To draw a curve have an array with x, y points in the order: `x1,y1, x2,y2, ...xn,yn`.

Use it like this:

``````var myPoints = [10,10, 40,30, 100,10]; //minimum two points
var tension = 1;

drawCurve(ctx, myPoints); //default tension=0.5
drawCurve(ctx, myPoints, tension);
``````

The function above calls two sub-functions, one to calculate the smoothed points. This returns an array with new points - this is the core function which calculates the smoothed points:

``````function getCurvePoints(pts, tension, isClosed, numOfSegments) {

// use input value if provided, or use a default value
tension = (typeof tension != 'undefined') ? tension : 0.5;
isClosed = isClosed ? isClosed : false;
numOfSegments = numOfSegments ? numOfSegments : 16;

var _pts = [], res = [],    // clone array
x, y,           // our x,y coords
t1x, t2x, t1y, t2y, // tension vectors
c1, c2, c3, c4,     // cardinal points
st, t, i;       // steps based on num. of segments

// clone array so we don't change the original
//
_pts = pts.slice(0);

// The algorithm require a previous and next point to the actual point array.
// Check if we will draw closed or open curve.
// If closed, copy end points to beginning and first points to end
// If open, duplicate first points to befinning, end points to end
if (isClosed) {
_pts.unshift(pts[pts.length - 1]);
_pts.unshift(pts[pts.length - 2]);
_pts.unshift(pts[pts.length - 1]);
_pts.unshift(pts[pts.length - 2]);
_pts.push(pts[0]);
_pts.push(pts[1]);
}
else {
_pts.unshift(pts[1]);   //copy 1. point and insert at beginning
_pts.unshift(pts[0]);
_pts.push(pts[pts.length - 2]); //copy last point and append
_pts.push(pts[pts.length - 1]);
}

// ok, lets start..

// 1. loop goes through point array
// 2. loop goes through each segment between the 2 pts + 1e point before and after
for (i=2; i < (_pts.length - 4); i+=2) {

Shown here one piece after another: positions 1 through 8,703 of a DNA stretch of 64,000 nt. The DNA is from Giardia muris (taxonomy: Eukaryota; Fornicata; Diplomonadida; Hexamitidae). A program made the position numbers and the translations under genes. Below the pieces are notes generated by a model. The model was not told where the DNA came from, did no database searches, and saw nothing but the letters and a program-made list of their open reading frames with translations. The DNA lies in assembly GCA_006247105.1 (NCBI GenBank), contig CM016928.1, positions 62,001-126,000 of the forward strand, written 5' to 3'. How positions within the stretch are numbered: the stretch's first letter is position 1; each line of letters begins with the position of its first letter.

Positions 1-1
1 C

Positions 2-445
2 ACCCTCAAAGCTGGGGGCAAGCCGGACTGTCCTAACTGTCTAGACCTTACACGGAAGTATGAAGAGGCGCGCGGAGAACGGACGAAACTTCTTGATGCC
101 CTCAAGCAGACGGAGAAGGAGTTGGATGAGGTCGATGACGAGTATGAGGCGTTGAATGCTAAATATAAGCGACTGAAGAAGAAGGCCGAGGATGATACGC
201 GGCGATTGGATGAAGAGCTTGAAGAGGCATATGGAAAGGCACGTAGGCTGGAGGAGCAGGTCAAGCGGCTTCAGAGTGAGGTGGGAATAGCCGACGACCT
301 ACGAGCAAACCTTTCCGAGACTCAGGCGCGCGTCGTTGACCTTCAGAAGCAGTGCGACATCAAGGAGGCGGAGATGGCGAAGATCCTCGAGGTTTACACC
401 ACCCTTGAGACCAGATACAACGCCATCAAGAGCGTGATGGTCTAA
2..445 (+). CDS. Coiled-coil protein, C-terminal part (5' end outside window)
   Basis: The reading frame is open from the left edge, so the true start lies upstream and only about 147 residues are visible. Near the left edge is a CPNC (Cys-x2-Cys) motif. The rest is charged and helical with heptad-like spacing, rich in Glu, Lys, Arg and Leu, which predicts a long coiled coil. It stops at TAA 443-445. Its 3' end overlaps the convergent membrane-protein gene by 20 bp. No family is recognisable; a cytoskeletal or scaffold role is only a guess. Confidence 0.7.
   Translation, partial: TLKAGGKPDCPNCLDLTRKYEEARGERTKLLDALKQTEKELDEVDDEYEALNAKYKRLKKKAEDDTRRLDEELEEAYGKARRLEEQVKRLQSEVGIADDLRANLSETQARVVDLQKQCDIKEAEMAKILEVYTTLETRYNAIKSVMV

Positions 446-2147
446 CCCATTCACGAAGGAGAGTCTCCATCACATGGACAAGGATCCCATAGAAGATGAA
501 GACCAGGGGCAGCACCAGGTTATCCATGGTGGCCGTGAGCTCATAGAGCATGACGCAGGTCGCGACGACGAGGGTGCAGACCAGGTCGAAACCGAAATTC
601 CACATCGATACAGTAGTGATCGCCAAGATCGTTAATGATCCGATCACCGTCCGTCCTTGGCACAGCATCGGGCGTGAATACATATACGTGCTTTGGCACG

for (t=0; t <= numOfSegments; t++) {

// calc tension vectors
t1x = (_pts[i+2] - _pts[i-2]) * tension;
t2x = (_pts[i+4] - _pts[i]) * tension;

t1y = (_pts[i+3] - _pts[i-1]) * tension;
t2y = (_pts[i+5] - _pts[i+1]) * tension;

// calc step
st = t / numOfSegments;

// calc cardinals
c1 =   2 * Math.pow(st, 3)  - 3 * Math.pow(st, 2) + 1;
c2 = -(2 * Math.pow(st, 3)) + 3 * Math.pow(st, 2);
c3 =       Math.pow(st, 3)  - 2 * Math.pow(st, 2) + st;
c4 =       Math.pow(st, 3)  -     Math.pow(st, 2);

// calc x and y cords with common control vectors
x = c1 * _pts[i]    + c2 * _pts[i+2] + c3 * t1x + c4 * t2x;
y = c1 * _pts[i+1]  + c2 * _pts[i+3] + c3 * t1y + c4 * t2y;

//store points in array
res.push(x);
res.push(y);

}
}

return res;
}
``````

And to actually draw the points as a smoothed curve (or any other segmented lines as long as you have an x,y array):

``````function drawLines(ctx, pts) {
ctx.moveTo(pts[0], pts[1]);
for(i=2;i<pts.length-1;i+=2) ctx.lineTo(pts[i], pts[i+1]);
}
``````

Link to GitHub rep, and here it is live

``````var ctx = document.getElementById("c").getContext("2d");

function drawCurve(ctx, ptsa, tension, isClosed, numOfSegments, showPoints) {

ctx.beginPath();

drawLines(ctx, getCurvePoints(ptsa, tension, isClosed, numOfSegments));

if (showPoints) {
ctx.beginPath();
for(var i=0;i<ptsa.length-1;i+=2)
ctx.rect(ptsa[i] - 2, ptsa[i+1] - 2, 4, 4);
}

ctx.stroke();
}

var myPoints = [10,10, 40,30, 100,10, 200, 100, 200, 50, 250, 120]; //minimum two points
var tension = 1;

drawCurve(ctx, myPoints); //default tension=0.5
drawCurve(ctx, myPoints, tension);

function getCurvePoints(pts, tension, isClosed, numOfSegments) {

// use input value if provided, or use a default value
tension = (typeof tension != 'undefined') ? tension : 0.5;
isClosed = isClosed ? isClosed : false;
numOfSegments = numOfSegments ? numOfSegments : 16;

var _pts = [], res = [],	// clone array
x, y,			// our x,y coords
t1x, t2x, t1y, t2y,	// tension vectors
c1, c2, c3, c4,		// cardinal points
st, t, i;		// steps based on num. of segments

// clone array so we don't change the original
//
_pts = pts.slice(0);

// The algorithm require a previous and next point to the actual point array.
// Check if we will draw closed or open curve.
// If closed, copy end points to beginning and first points to end
// If open, duplicate first points to befinning, end points to end
if (isClosed) {
_pts.unshift(pts[pts.length - 1]);
_pts.unshift(pts[pts.length - 2]);
_pts.unshift(pts[pts.length - 1]);
_pts.unshift(pts[pts.length - 2]);
_pts.push(pts[0]);
_pts.push(pts[1]);
}
else {
_pts.unshift(pts[1]);	//copy 1. point and insert at beginning